National Academies Predicts 13 to 40 Million Plug-ins by 2030

Plug-in HybridA new National Academies report analyzes cost, adoption, and emission implications for plug-in hybrids in comparison to hybrids.

This report considers two vehicles. One, the PHEV-10, uses plug-hybrid electric vehicle (HEV) technology similar to that used in the Toyota Prius Plug-in. However, it has a larger battery than an HEV to allow 10 miles of driving powered by electricity only and a gasoline engine that drives the wheels in parallel with the electric motor when power demand is high or the batteries are discharged. The other vehicle, the PHEV-40, is similar to the Chevrolet Volt. It has a 40-mile electric range, a larger electric motor, and a much larger battery than the PHEV-10.

The cost to the manufacturer of producing the first generation of the PHEV-10 (2010–2012) is expected to be about $6,300 more than that of the equivalent conventional midsize car (non-hybrid), including $3,300 for the battery pack. Similarly, the PHEV-40 with a $14,000 battery pack would cost about $18,100 more. These cost differences would be smaller if the PHEVs were compared to equivalent HEVs, but the fuel savings would be smaller.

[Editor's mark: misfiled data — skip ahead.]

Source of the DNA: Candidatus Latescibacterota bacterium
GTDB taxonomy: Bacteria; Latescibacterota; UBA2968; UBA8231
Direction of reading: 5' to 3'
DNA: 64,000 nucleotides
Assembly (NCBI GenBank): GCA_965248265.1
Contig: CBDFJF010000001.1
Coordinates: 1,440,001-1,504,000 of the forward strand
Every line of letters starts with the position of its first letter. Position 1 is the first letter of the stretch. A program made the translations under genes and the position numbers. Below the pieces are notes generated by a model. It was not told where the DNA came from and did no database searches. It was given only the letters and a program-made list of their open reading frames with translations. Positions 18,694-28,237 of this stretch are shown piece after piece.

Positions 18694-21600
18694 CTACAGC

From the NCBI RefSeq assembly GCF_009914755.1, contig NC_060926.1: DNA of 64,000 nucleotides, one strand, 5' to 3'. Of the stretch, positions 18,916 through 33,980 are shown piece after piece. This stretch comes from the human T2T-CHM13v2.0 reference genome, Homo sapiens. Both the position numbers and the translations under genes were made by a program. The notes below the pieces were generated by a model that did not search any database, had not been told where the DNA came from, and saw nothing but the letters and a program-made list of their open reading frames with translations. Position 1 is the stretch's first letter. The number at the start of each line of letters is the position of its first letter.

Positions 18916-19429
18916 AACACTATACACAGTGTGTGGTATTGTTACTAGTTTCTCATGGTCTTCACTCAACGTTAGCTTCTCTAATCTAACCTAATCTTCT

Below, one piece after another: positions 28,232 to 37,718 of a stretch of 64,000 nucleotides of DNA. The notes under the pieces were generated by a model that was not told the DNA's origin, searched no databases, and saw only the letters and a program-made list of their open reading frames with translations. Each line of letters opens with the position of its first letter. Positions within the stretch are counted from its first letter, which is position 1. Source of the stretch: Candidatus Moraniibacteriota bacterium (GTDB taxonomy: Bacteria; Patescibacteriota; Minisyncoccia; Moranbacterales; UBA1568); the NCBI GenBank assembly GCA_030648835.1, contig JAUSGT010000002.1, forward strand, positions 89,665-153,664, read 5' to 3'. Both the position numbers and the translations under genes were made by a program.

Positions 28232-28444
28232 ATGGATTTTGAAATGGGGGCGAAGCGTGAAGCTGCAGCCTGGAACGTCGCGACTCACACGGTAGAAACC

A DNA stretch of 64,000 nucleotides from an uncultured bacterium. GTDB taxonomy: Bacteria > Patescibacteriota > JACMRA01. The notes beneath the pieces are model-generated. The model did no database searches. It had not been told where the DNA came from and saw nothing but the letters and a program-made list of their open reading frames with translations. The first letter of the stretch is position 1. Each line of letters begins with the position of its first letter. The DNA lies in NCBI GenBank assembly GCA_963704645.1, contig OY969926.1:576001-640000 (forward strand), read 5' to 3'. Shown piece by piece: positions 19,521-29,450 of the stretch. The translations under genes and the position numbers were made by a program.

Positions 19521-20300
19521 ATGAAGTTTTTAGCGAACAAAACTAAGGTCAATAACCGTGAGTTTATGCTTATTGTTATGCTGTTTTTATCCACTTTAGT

Unlike semiconductors, fast drops in energy storage cost are not expected. The study did not appear to consider greater range with less battery cost due to significant drops in vehicle weight due to new designs and materials.

PHEVs show less improvement in GHG emissions than in gasoline consumption because of the additional emissions from electricity generation. The report did not appear to consider significant future cost decreases in renewables, nor RPS mandates in 30 states.

Assembled battery packs currently cost about $1,700/kWh of usable energy. A PHEV-10 will require about 2.0 kWh and a PHEV-40 about 8 kWh even after the batteries have undergone expected degradation over time. Costs are expected to decline by about 35 percent by 2020 but more slowly thereafter.

Should gasoline stay under $4 per gallon, the report does not expect PHEV-40 to be cost-effective until 2040 and PHEV-10 until 2028.

Thirteen to 40 million PHEV out of 300 million total vehicles are projected to be on the U.S. roads by 2030 under different scenarios. In other words, the report forecasts more gasoline burning vehicles that at present.

Even at 40 million, the grid is expected to easily support the plug-in electric cars if they are charged at night.

You can download a free 29 page summary of the Transitions to Alternative Transportation Technologies–Plug-in Hybrid Electric Vehicles or purchase the $28 report.

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About Author: John Addison

Founder of the Clean Fleet Report, author of Save Gas, Save the Planet. John writes about electric cars, renewable energy, and sustainability.

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